To get right to the point, Why are you here?
Let’s put our learned answers aside for a moment because I’m interested in your answer, not something you learned from a doctrine or a book or an authority figure.
And I’m not even that interested in your answer. I’m interested in your asking the question and sitting with that space in between the asking and the answering.
That space, that’s what I’m after. For you, for me, for all of us soul-seekers and truth-speakers.
A few weeks ago my teacher posed that question to a room full of yogis high on meditation and asana: Why are you here?
Tonight I ended up at this same question oddly enough through what I thought was a very innocent analysis of why Rich and Strong are so sought-after in our society. To put it another way, why Weak and Vulnerable are what we try to hide away from the world. Not what we try to deny – because deep within, in our most private of moments all of us surrender to weak and vulnerable. What is interesting to me is why we try to hide it away.
Here’s what I came up with (non-scientifically speaking):
If we reveal to the world that we are weak or vulnerable there are a few things we fear will happen:
We will get hurt.
We will be outcast and not accepted.
We will feel embarrassed.
We will look pitiful.
Wrap these up into one line and it sounds a lot like this: We will not be loved.
Follow me into this hypothetical world of We are not loved. What are our options then?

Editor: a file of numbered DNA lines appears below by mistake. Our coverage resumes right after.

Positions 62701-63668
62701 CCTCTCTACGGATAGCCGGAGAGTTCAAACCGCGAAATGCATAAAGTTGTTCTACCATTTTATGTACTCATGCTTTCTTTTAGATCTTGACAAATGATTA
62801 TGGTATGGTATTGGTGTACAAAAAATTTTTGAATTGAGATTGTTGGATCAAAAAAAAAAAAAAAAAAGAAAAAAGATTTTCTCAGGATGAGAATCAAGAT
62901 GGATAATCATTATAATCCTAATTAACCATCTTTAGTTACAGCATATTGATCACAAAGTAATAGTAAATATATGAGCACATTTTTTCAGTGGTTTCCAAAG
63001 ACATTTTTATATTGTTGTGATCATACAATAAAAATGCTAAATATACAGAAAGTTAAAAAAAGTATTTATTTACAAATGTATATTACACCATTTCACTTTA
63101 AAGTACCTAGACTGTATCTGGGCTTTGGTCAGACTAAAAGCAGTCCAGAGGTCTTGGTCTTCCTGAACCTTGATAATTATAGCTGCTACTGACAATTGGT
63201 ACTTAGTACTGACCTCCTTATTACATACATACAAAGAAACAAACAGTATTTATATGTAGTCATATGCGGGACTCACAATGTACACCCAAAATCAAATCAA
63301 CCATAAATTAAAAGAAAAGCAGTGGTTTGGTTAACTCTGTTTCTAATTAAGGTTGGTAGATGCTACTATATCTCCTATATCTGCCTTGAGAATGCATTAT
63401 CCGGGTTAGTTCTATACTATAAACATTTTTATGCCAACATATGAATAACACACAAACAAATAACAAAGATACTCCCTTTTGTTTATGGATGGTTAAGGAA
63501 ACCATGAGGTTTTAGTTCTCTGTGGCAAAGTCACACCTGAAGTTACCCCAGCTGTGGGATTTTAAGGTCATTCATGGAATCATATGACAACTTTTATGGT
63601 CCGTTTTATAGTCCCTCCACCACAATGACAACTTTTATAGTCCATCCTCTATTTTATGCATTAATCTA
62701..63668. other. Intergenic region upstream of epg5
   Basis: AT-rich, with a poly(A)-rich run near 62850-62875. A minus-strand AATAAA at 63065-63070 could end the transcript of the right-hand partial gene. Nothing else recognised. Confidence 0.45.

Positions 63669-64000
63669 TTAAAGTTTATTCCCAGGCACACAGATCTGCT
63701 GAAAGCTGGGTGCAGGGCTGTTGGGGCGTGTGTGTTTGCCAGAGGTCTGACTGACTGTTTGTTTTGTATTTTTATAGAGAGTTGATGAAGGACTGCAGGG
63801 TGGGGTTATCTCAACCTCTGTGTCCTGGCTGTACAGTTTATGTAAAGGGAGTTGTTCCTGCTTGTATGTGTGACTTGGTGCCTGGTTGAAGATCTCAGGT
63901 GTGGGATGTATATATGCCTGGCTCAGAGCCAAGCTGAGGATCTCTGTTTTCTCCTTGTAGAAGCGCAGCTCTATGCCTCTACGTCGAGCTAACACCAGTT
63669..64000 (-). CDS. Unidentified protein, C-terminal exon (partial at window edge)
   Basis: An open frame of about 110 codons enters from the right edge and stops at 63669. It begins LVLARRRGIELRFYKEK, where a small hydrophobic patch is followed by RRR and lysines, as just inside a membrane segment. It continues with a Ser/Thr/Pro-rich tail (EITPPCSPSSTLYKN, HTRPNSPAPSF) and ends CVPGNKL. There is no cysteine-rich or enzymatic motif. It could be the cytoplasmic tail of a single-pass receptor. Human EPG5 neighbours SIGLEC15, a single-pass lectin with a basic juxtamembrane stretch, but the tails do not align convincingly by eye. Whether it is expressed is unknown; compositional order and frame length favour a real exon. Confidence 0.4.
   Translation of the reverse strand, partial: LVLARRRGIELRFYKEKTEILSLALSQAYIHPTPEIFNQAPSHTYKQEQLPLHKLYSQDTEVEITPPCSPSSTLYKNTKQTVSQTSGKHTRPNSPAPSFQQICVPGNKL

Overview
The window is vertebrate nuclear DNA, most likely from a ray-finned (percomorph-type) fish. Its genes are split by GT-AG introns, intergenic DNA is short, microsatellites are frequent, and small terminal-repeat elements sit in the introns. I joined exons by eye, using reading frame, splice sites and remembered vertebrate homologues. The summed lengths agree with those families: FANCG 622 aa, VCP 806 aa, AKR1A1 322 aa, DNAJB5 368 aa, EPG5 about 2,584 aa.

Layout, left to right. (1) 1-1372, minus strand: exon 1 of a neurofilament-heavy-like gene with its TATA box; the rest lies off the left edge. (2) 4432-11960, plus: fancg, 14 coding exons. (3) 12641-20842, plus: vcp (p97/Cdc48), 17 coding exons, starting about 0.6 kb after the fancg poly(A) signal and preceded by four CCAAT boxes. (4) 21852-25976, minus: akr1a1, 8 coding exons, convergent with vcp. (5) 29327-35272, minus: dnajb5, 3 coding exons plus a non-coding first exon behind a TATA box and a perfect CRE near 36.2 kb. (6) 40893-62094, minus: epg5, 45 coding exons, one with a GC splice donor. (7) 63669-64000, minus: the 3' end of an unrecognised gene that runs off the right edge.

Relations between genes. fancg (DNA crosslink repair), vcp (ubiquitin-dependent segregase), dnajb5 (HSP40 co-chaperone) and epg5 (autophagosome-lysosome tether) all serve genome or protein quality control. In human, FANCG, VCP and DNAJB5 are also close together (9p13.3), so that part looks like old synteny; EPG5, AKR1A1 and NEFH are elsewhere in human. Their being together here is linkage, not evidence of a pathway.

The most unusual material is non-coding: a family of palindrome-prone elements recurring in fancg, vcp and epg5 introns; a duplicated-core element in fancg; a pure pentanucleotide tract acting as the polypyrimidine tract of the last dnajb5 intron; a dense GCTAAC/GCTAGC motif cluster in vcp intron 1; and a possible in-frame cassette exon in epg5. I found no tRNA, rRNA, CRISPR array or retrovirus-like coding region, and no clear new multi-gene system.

Some people avoid their reality.
Some people kill themselves.
Some people confront their reality.
Why do these drastic measures seem the only option in a world where we don’t feel loved? Because many of us would ask in that moment, Why am I here if I am not loved?
Feeling loved is powerful, healing, and vital to our thriving. But in our hypothetical world of not being loved we aren’t concerned with thriving.
We are concerned with surviving.
So the more important question in that moment seems to be not do we feel loved, but Do we love ourselves?
What I observe is that most of us don’t wrestle with these two questions – Do I love myself and Why am I here – until we have no other choice. Until life takes everything away from us that matters and strips us of every label, identity, and story we ever had.
Then all we’re left with is that question, why are we here, and the haunting echo of nothingness.
Our minds will give us answers, just as they do with the other powerful question – Who Am I? – but while the answer would be helpful, I believe the transformation happens in between the question and the answer, in the darkness. In the silence.
In the absence of knowing we bathe in pure being. The answer doesn’t matter and the question doesn’t matter. This matters. This being. This wholeness.
If we are lucky enough to get an answer, to learn our dharma, then we are both privileged and tasked with the obligation to live it.
Maybe that’s why we don’t ask the question in the first place until it’s the only thing we have left to hold onto. Maybe it’s why we cling to what we know and what other people think of us. Maybe it’s why we spend our lives trying to prove we’re strong enough, good enough, and just plain enough. Because if the world takes away its good impression of us what do we have left?
We have ourselves. And we have questions. Questions that have no answers. Darkness everywhere we turn until we look within. There we find the ember of being that is the only light that ever mattered.
Stoke that ember. Stoke it like your life depends on it.
Because it does.